Omaha daily bee. (Omaha [Neb.]) 187?-1922, October 30, 1888, Part I, Page 5, Image 5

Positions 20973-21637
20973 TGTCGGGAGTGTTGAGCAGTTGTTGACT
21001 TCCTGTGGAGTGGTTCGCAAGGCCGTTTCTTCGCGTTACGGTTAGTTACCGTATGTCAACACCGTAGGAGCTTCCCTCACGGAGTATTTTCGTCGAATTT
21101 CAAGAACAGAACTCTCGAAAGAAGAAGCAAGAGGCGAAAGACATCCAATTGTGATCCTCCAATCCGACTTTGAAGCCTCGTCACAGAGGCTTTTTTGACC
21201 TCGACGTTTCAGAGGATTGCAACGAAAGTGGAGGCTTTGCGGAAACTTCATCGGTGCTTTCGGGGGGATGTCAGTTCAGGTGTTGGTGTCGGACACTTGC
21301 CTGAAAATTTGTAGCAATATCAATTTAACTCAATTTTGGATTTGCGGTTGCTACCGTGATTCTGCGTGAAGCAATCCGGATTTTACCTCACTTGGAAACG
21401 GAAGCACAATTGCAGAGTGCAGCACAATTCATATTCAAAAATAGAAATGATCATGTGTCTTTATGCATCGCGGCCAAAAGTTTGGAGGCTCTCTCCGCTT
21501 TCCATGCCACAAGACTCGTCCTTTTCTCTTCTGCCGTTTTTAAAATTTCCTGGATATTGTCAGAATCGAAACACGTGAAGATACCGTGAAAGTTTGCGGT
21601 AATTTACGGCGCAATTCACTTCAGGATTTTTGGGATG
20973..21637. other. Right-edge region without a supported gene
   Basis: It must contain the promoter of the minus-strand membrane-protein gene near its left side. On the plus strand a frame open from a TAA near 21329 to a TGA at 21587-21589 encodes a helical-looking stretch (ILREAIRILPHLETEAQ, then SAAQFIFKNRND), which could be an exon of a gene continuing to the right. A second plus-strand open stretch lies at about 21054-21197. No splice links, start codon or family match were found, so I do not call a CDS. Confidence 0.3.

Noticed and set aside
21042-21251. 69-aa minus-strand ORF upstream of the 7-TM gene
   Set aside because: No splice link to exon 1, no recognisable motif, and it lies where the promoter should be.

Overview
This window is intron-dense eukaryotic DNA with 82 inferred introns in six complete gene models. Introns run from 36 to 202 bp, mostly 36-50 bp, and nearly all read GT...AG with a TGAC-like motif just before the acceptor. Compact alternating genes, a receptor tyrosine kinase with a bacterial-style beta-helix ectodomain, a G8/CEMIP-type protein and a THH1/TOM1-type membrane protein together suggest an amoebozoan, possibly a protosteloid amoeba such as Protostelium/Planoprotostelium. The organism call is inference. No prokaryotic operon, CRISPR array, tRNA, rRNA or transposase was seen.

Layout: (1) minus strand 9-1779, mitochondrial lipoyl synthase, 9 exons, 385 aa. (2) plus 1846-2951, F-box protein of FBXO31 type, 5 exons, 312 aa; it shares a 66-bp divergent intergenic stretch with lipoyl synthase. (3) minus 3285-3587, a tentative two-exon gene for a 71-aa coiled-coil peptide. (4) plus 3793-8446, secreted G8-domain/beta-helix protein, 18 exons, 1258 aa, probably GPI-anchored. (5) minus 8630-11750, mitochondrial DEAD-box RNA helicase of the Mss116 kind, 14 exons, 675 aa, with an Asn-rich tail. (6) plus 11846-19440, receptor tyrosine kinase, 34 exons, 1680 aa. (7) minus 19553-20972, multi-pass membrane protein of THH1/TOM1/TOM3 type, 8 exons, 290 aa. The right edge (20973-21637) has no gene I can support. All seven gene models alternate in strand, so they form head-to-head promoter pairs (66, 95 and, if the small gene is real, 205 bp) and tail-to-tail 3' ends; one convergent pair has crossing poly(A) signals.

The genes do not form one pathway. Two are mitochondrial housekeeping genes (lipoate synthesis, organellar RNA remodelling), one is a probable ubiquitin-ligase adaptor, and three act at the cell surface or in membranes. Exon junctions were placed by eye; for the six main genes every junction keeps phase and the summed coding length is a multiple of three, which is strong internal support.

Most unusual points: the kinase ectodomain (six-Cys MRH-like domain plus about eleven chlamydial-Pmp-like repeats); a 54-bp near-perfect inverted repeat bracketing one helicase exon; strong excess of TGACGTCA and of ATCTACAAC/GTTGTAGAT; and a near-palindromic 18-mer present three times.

It # * > < . * \ _ . 'THE OMAHA DAILY 'BEE : TUESDAY. OGTOBEK 30 , 1883.-SIXTEEN PAGES. 5 INVEST YOUR MONEY IN GROWING PROPERTY ! DUNDEE PLACE. The most desirable and beautiftlly situated residence property in the city of Omaha , the ground having natural drainage and located on the high land adjoining the city on the west. The grading of all streets in the addition is done by the company without cost to the purchaser of lots , the system of sidewalks will be on the Detroit plan , making every street a miniature park , and giving shade for all houses , duplicating the best portion of the far-famed Detroit residence property. Parties purchasing lots in this addition must examine thoroughly the following restrictions inserted in all deeds to PROTECT THE PURCHASERS OF PROPERTY. First The said premises shall be occupied and used for residence purposes exclusively for a period of fifteen years from the date hereof and for no othe purpose whatever , Second-No residence or dwelling house shall at any time within said period of fifteen years be erected or kept on any lot hereby conveyed , wholly or partly , within twenty-five feet of the street line in froiit-of said residence-or dwelling. Third No residence or dwelling house built on said lot at any time within said period of fifteen years shall be erected on any lot hereby conveyed costing less than twenty-five hundred $2,500 dollars , exclusive of other buildings and improvements on said lot. Fourth The premises hereby conveyed shall never during- said period of fifteen years be used for any immoral or illegal business or occu pation ; nor shall any spirituous or malt liquors be sold or bartered away on said premises during said period of fifteen years. Blocks or half blocks will be sold to those wishing ample grounds ; average lots sold , 200 feet front ; smallest lots sold , 100 feet front. Par ties purchasing will not be required to build at once , but can secure choice sites for future homes. The price at present is low. Terms : One-third cash ; balance 1 , 2,3 years. Every purchaser receiving a deed on making the first payment. "We invite homeseekers to carefully investigate our proposition and terms for first-class residences. Call at our office for further particulars , building loans , payments on lots , etc. Our salesmen are ready to show the property at all times. T T _ SOLE OWNERS OP DUNDEE PLACE , Room 25 , Chamber of Commerce , Omaha , Nebraska. W. K. OPl-A-IO- , IT. ID. , "V"io © "W. IK. IKITJIR.T'Z ' ; , On.eral : /FOREWARNED / IS FOREARMED , Republican Voters of Nebraska Put Upon Their Guard. LOOK OUT FOR BOGUS TICKETS. Iho IiatcHt Scheme of the Democratic managers to Secure the Klcotion of tlicir Candidates Lin coln News Notes. LINCOLN BUJIBAU or TOR OMAHA USB , I 1W9 ( P STIIEBT , V LINCOLN , Oct. 29.1 I Bogus election tickets are abroad in the land. The plan of these tickets is somewhat original , but they bear the ( stamp of democratic genius and knav ery. The play ib not only made upon I' ' the republican party , but also upon the union labor party. Under the caption of "Tho Republican Ticket" the presi dential candidates are intact and also the electors , but the first name on the state ticket is that of John A. McShano , over the words , "Democratic Candidate for Governor. " The union labor ticket receives the same deal. But following the name of McSh ano on the republi can ticket is that of George D. Mioklo- John for lieutenant governor , and then that of Isaac Honthorn , the union labor candidate for secretary of stato. The name of J. E. Hill follows for stale treasurer , and that ot William Poyntor for auditor of public account * . These tickets have been scattered broadcast over the state , but the package that came to Lincoln fell into the wrong hands , and the scheme of the wlly.dom- ocrats explodes before the oppor tunity comes for them to do any dirt. But the desperation of the democratic party lenders is none the less apparent. They evidently intend to secure prestige and representation by fair moans or foul. As soon ns Chair man Richards discovered that buch tickets were Hooding the state ho nd- drcfascd a letter to Attorney General Loose for hlb opinion as to the legality of such tickets , and secured yesterday evening his reply , which is as follows : Your communication of the 2Gth inst. is at hand asking my opinion as to the legality of a ticket headed republican ticket , with the name ot another there on , not found In the regular ballot hav ing such heading. In answer thereto I would state that under the provisions of section 115 of chapter 20 , entitled elections , all such schemes to deceive the electors are de clared to bo fraudulent. D Sect Ion 110 of same chapter makes it a criminal offense for any person caus ing ballots to be printed with a desig nated heading , containing a nitno or names not found on the regular ballot having euch heading. Or , Tor any per son to knowingly peddle or distribute any such ballots. Tha statute is remedial , and to arrive at the intention of the law makers wo must consider the old law , the mischief nnd the remedy. With this rule In view there can be no doubt but what the intention of the law makers was to avoid any deception that might bo practiced on the elector. And I would deem it the duty of th-i canvassing bo.ird to re- fiwo to count the vote ot anyone whoso name is printed or patted in print upon the ticket , unless the name of that por- eon is found upon the regular ballot having-such heading. The ticket sent mo for inspection is , headed 'republican ticket , ' and contains tbp names cf presidential 'electors.1 Now under the word 'state' on such ballot to irint the words 'democratic candidate or governor , ' or 'prohibition candidate or governor , ' or 'union labor candidate or governor , ' or any other officer , and allowing thereafter a name not found on the regular ballot of the party of iuch heading , is , in my opinion , an il- ogal vote for such candidate for gover- lor or such other ofllcor. The heading is 'Republican Ticket. ' The words 'democratic , ' prohibition , ' or union labor , ' candidate for governor , as printed on the ticket , is a designa tion of the officer to bo voted for ; a name found thereon , other than the name ! ound on the regular ballot , is but a schemes or device to mislead , and con trary to law. Tlio only method by which such name can bo legally counted Is for the elector , or some other person , to erase the name found thereon , and write in the place thereof the name of the person the elector wishes to vote for. Any other method is in my opin ion illegal. Yours very truly , WM. LEKSE , Attorney General. IMPOUTANT NEBHASKA ENTEItl'UIbKS. Articles incorporating the Nebraska and Dakota Bridge company , the Ao- way Valley Creamery and Cold Storage company and the Bank ot Omaha were filed with the secretary of state to-day. The articles of the Nebraska and Da kota Bridge company state the object of the association is to baild a bridge across the Missouri river at or near Ponca , Dixon county , and lay on or over the bridge railway tracks for the moro perfect connection of any and all roads that may approach the city. Wagon or vehicle routes over the bridge will also bo constructed. The company author ize a capital stock of $2,250,000 , which is divided into 22.500 share of $100 each. The bridge will bo built and operated under the rcstriciions and terms con tained in the charter granted by the United States governing such enter prises. The incorporators of the com pany are ns followb , viz. F. M. Dorsoy , John Plough , S. K. Blttonbondor , Bailey Davenport , J. W. Radford , D. C. Sherwood and S. C. Mnssoy. The Creamery and Cold Storage com pany llxcs its principal place of business also at Ponca , and will manu facture butter and buy cream , eggs and other farm produce. A capital stock of (0,000 has been subscribed and paid. The business of the company com menced on the 21st day of August and will continue for fifty jcars. The Bank of Omaha shows existence since the 1st day of September. The articles wore then filed In the recorder's olHco of Douglas county. It is recited that business shall continue under the corporate name for a period of twenty years , unle&a dissolved bv the confront of a majority of the stockholders. The capital stock is fixed at $100,000 , and may bo increased as business demands. Frank V. Wassurman , Charles Breasted , August Bonbon , M. B. Powell and U. P. Nccdham comprise the company. 60U1 > KOll THAYKK. The Grand Army boys of Lincoln are Folld for the re-election of Governor Thayor. There will bo no half way work on their part to secure this result. At a special meeting ot the post , called on last Saturday evening , there was a full attendance , and the action of the Call in bolting the governor WHS dis cussed pro and con and denounced in no unmonsuicd terms. Resolutions were introduced favoring the solid support of the order to Governor Thayer , and to-day petitions have been circulated all day long among the old soldlera , and. TilK l\KB \ representative is reliably informed , with splendid re sults. It is stated that with a single exception , oo far n peon , the boys have agreed to stand by him nrst and last and all the tlino. It la perhaps well to state , however , that the mooting was not called for regular business work connected with the order , but as a body of citizens to discuss the best interests of the state in the preferment of guber natorial honors. So the charge of "ollensivo partisanship" cannot bo made against the boys. NE\V KOTAKIKS ri'IU.TC. The governor to-day appointed the following Nebraskans notaries public : Peter J. Hanson , Plattsmouth , Cass county ; S. A. Searlo , Nelson , Nuckolls county ; Walter M. Koeimn , South Omaha , Douglas county ; A. L. Ilowbor , Hoskins , Wayne county ; William P. Minnany , Omaha , Douglas county ; R. J. McClelland , Rivcrton , Franklin county ; M. A. Hall , Omaha , Douclos county ; Carey T. Beggs , Stockville , Frontier county ; C. Jensen , jr. , Jensen , Jefferson county ; John P. Aruott , flem- ingsford , Box Butte county. CITY NEWS AND NOTKS. Dora Uhrman and Mary Harpster filed petitions in the district court against their respective spouses for divorce to-day , on the grounds of cruelty , desertion and failure to pro vide for their comforts and wants. They say they prefer to fight the battle of life alone. Hon. Josiah Rogers , of Syracuse , ono of the most prominent democrats of Otoo county , v-as in Lincoln to-day. Ho concedes the election of Horn , repub lican , to the houbo , and when pinned down was not so sure but what the whole ticket was on the road to victory. Two young Bohemians , aged forty- five and forty-two years respectfully , were married to-day by County Judge Stewart. They hail from Crete and answered to the names of Frank Novak and Mrs. Antonia Nowatino. They looked as happy ns a youthful married couple newly wedded. T. J. Mahony , of Omaha , and Colonel E. D. Webster , of Stratton , were regis tered at the Cnpltal hotel to-day. Colonel Webster lias his eye on san guine democrats with money to give away on the result qt the elect ion. llrouehr lii a New Conundrum. Chicago Tribune : "I have got a conundurum , " said the visitor , timidly sitting down on the corner of a chair , "that I think is new. Why is a man who lavs out a now subdivision like pickles ? " "Because he c-c-cumbors the ground ? " hn/arded the real estate editor. "No , that isn't the right answer. " "Because , " suggested the exchange editor , "it makes him sour if ho doesn't ketchup with the " "No. no ; that Isn't it either. Give it up ? Because ho makes lots of acres. See ? Acres achres. Spoils the teeth , you know. Makes acres into lota " And then they rose up as oue man and threw him out of tlio window. Tlio late Hon. John Wentworth used to give the following account of the man ner in which ho gained the cognomen by which ho was so well known : "When I was going to school down in Connecti cut I was the longest , skinniest boy you over saw. I was fourteen years old. I used to have a habit In those days of getting my heels up on the scat , so that my knees towered above my head. I wna sitting that way ono day in school when ono of the examiners came around. Ho said to the teacher , 'What's that boy doing standing up on the bench ? Why don't you make him sit down ? ' The Tlio teacher bald I was sittin' down. 'That's the way ho hits'said the teacher. 'Who is hoV' asked the examiner. 'John Wentworth , ' saiu the1 teacher. 'He's a pretty long John. ' aald the ex aminer , and over since then it's stuck to mo. " _ * Merchants hotel , 15th and Fnrnam 2 per day , day board 92-5 per.month. An Anaconda In the Street. Now York Sun : John Burckhardt , of 41 First street , had nine feet and six inches of real anaconda neatly coiled up in a market basket on tlio lire escape outside of his parlor window. It came out of the manhole of a bower near the corner of First street and Second ave nue on Wednesday afternoon , just as school was letting out at Grammar school No. 79 on First street , a few doors awa.y , and hundreds of children wore pouring out. When first seen it was gliding along First street toward First avenue. The children saw it and shrieked : "Look outfor the crocodile ! " screamed one of them ns they ran. Their cries brought hundreds moro of persons flock ing from doors all along the block , and heads appeared at every window. The school janitors and other grown persons hustled the children back into the building and up the high stoops in the neighbornood. As the snake moved along , men , women and children tied before it , screaming warnings to others ahead. At first the snake took'its time about covering ground , but in a minute or two the throng , pressing closer behind it , apparently annoyed or terrified it. It stopped and threw itself into a coil.with throe or four feet of very vicious look ing body vibrating upright from the center and a mouth eight inches long gaping open to lot a forked tongue spit out. The children screamed louder than over and everybody that could run did so. It was at this moment that Mr. Burck hardt first saw the snake that ho had celled up in his market basket. The noise in the street had called him to his window , and just as lie hud taken ono look at it the creature sprang for ward. Mr. Burckhardt's hair still rises perceptibly as ho tolls of it. "I could just ROC It as it Hashed by , " ho said. ' 'Four men had run out from the wheelwright's shop with whatever they could lay hands on for a club. The snake stopped again , seeing the crowd , and made itSelf into a coil ready to spring. Ono of the men jumped for ward and hit it a terrible blow on the back of the neck. It dropped to the pavement and before it could got up again the rest of the men and every body else that could got anything for a club wore on top of it hammering the life out of it. It fought desperately , but it had no cliinuo. ) " The snake is ijnd4oubtedl.v a genuine anaconda , nearly full grown. Its body measures oaailyla foot in circumference ut its thickest part ) and its length was verified yesterday by Mr. Buckhardt. who stretched 'it out on his lloor and measured it. It is po cut and bruised from the boating1 ( t had with clubs that it is doubtful if i its skin can bo pro- served. It is suplx > sed that it came from some South American vessel un loading at nn Esftf river dock , crept along the sowet-s ! 'and ' along them to the place whoroMt reached the street. Some sailor probab'ly brought it from South America. It may have come from there when young , hidden in fruit or other cargo , and have grown to its present size in the sewers , but that is not likely. m A. Sea or Seiuor Water. Now York Sun : A company has pur chased the Seltzer spring at Saratoga , N. Y. , and will utilise its watorb for the purpose of liberating and storing , in liquid form , the carbonic acid gas with which it abounds. To do this , oxton- slvo arrangements are being made upon a largo amount of invested capital , The establishment of the plant is under the supervision of Mr. Oscar Brulil r , a German export. The' Seltzer spring , located on Spring avenue , waa developed by Dr. Ha kins i Icb3 than three years ago. The drill was put clown to ii depth of 600 feet. At this depth an abundant supply of water was found llowing from a crevice in the rock bottom. A few days ago , to assure himself of the depth of the spring , Mr. Brunler sounded it with a line and plummet ; but instead of resting at 600 the weight sank the whole length of the lino. ! X)0 ) feet. Other soundings have since been made , the weight used being a piece of inch gas pipe flllon with lead and weighing thirty-four pounds , until a depth of 3.300 feet has been reached , and yet without touching bottom or any obstacle. No further sounding will bo made until in struments expressly designed for the purpose can bo procured. Prof. Brunler admits it as possible that the line and weight could have been carried away by some powerful current , but ho holds to his original be lief in the existence of a mibterranian &ca of greater or less extent , and that there is undoubtedly some connection between it and the water of the ocean. In other words , that Saratoga Is over a vast wutor-iilled cavern , tlio roof of which is about 500 feet thick. Ho albo thinks it probable that at a given depth and temperature carbonic acid gas may bo found in a liquid form. The specific gravity of the liquid gas is about nine degrees lighter than water , which would readily cause the water to climb 300 feet above the" ocean level. Should the existence of a subtorranian nca bo established , It would put to flight many theories and scientific speculations as to the bourco and course of the many min eral springs hero. A Word to YOUIIK liadios. Five Talents of Women : We must give all the nice , modest girls wo know credit for not consciously endeavoring to catch husbands. If men fall in love with them and desire to marry them , and they are the right sort of men , and the girls can love in return , well and good they marry , and hoixi to ho happy over after , but they will not run after men. or think in everything they do or say , "Can I catch a lish with this b.iit ? " It must , however , bo confessed that there are girls who , instead of making themselves useful and calmly resting in their maiden dignity , think only of getting married , and use qucbtionablo moans to achieve their purpose. For getting the proverb , "Tho more haste the less bpeod. " This bert of girl not unf requently assumes a "fast" style of talk , manner and dress , in order to make herself attractive to the opposite sex. In doing BO she makes a great mistake. Fish may nibble at her bait , but they will notallow thoinbolvos to ho caught. A loud girl may attract atten tion and liavo half an hour of popu larity , but she Is a. type of the short sightedness of some of her BOX. Men of the baser sort may amuse themselves with her , but no man worth having would think of marrying her. There is a liberty that makes us free and u liberty that makes us slaves , and the girls who take liberties with mod esty of speech and manner , and who cross over the boundary line into mus- culino territory , are not morn free but more slavish than before. And the ap probation of men , which is the end in view , is loat by the means taken to gain it. Whatever men may bo themselves , they like gentleness , modesty and purity in act and thought in women. They want their wives to be better than themselves. They think that women should bo the conservators of all that la restrained , chivalrous and gentle. Ho Spilt in the Wheat. Chicago Times : When his roynl high ness the Prince of Walei visited Chicago cage , John Woatworth wu muyor , and one of the nldormcn was Fernando Jones. Mayor Wcntworth mapped out the programme of entertainments for the distinguished caller and his suite , and each day during the royal sojourn some ono alderman was designated to head the procession. It came Alder man Jones' day , and ho took the party to the grain elevators. Mayor Wentworth - worth was in the midst , for ho went every day as the generalissimo , the al derman being merely the master of do- tails. The largest elevator at that time was the ono still standing near the Illi nois Central station. The blooded vis itors and the escorts inspected thor oughly. Alderman Jones directed the gaze of his highness to a mammoth hop per filled with the golden cereal of the northwest , liis highness was then an overgrown lad who retained some boyish manners. There never was a boy who when ho looked into a depth did not spit in it. The Prince of Wales gazed into this great depth of wheat and , un consciously perhaps , ho spat in the hop per. Mayor Wcntworth was standing some distance from the scone , but ho called out so that everyone in the party heard it : "Say , prince , your highness , you mustn't spit in that wheat. Don't do that again , please. " Not only the prince but everybody prebont roared. Mayor Wontwortn then came around to the hopper and apologized to his highness. A gentle man who was present and hoard this apology repeated it to mo to-dny , as nearly as ho could remember it. Mr. Wcntworth said : "Your high ness , this wheat is to bo loaded in the vessel down there , and is to pass through the royal dominions of your highness' mother by way of the Wclland canal , down the St. Lawrence , and then to betaken taken across the ocean. This very wheat is to go to your highness'mother , her majesty , the queen , aa a present. She may huvo it made into bread for the royal table , your highncbs , and I don't want it spoiled , Your highness will understand why I spoke so abruptly about your spitting in the wheat. " A Hurled Cedar Forest. Donnisvillo , ( N. J. ) Letter : An in dustry , the like of which does not exist anywhere else in the world , furnishes scores of people in this part of Now Jersey with remunerative employment , and has niado comfortable fortunes for many eituons. It is the novel business of mining cedar trees digging from far beneath the surface immoiibo logs of sound and aromatic cedar. The fallen and submerged cedar forests of southern Now Jersey wore dis covered llrst beneath the Donnibvillc swamps soventy-ilvo years ago , and have been a bourco of constant interest to geologists and ( .cientibts generally over binco. There are standing at the pres ent day no such enormous specimens of the cedar anywhere on the face of the glebe as are found imbedded in the deep much of the Donniuvillo swamps. Some of the trees have boon uncovered meas uring six foot in diameter , and trees four feet through are common. Heading Off a Prohibition Committee. Boston Courier : She was a Boston woman and although the accidents of her life placed her in u prominent po sition in a western city , eho still main tained the courage of her convictions , and un independence which savored strongly of Now England. The city whore she dwelt was at ons time greatly given over to the vagaries of the prohibition movement and Mrs. X. was teased and badgered to a degree which she could ill brook. After she had been interviewed and written to and solicited to help the cauje in one manner and another , she was oue dajr Informed .that a committee of women wore coining that afternoon to make a last effort to induce her to join the prohibition movement. Mrs. X. smiled placidly and gave her ordora to her servants. 'When the visitors ar rived they were met with much cor diality , and the conversation kept , by the cleverness of the hostess , to strictly impartial subjects. Just as the commit tee wore clearing their throats to broach their errand , the door opened and in walked a procession of demure maida bearing trays upon which were punch , wines and liquors in moro variety than the horrified callers had probably over encountered. Of course they all de clined the refreshments with nirs of the most indignant virtue , but ovou the prohibition committee of a western city lacked the hardihood to invite Into their body a lady who sat sipping her wino with the nonchalance which Mrs. X. assumed for the occasion. It maybe added that Mrs. X. was never troubled by them again. _ The Rcliiclous Taut. Glebe Democrat : A queer state ot things is found to exist ns to using a re ligious test on the witness stand. Twenty-six states and territories forbid the exclusion of testimony owing to the religious belief , or unbelief , of the wit ness. These states are : Ari/ona , Cali fornia , Colorado , the District of Colum bia , Florida , Georgia , Idaho , Indiana , Iowa , Kansas , Maine , Massachusetts , Michigan , Minnesota , Mi.Stiissipni , Mis souri , Montana , Nebraska , Nevada , No w York , Ohio , Oregon , Wisconsin , Texas , Utah and Vermont. This loaves twenty states and territories that still apply the religious test , to their disgrace. Early Christians , in heathen courts , refuse to tuku paths ; and the authority of scrip ture is fully against it ; but the usage came in as the nges grow corrupt. It is to bo hoped no state will long retain this rolio of barbaric intolerance. It is well known thut the oath is valueless. Ono result of the street car strike in Chicago has been the formation of a citizens' committee , which will 011- doavor to force "tho Philadelphia syn dicate to give Chicago proper facilities. Tliis committee is preparing a state ment showing that when the North Side lines were sold to Yorkcs tlioro were Ml per cent moro cars in use than at the beginning of the strike. " CREAM BAKING Its eniiertor excellence proven In million * ( . ' lioniM for more th ui a cimrte.r | of a century. U U usuil by tlio United Htat > s ( IcHununent. Fn ( lorsod bythuhaailiof the great ( JlilvarHltles a the btrongoit , nureit and most healthful. lr Prloa's Cream Ralclng Powder does not contain ammonli. lime or Mum. Hold nnlv In cans , I'tllOl ? 1IAKINO I'OWm'.ll CO. NewYoric Chlcajro , St.Loul * .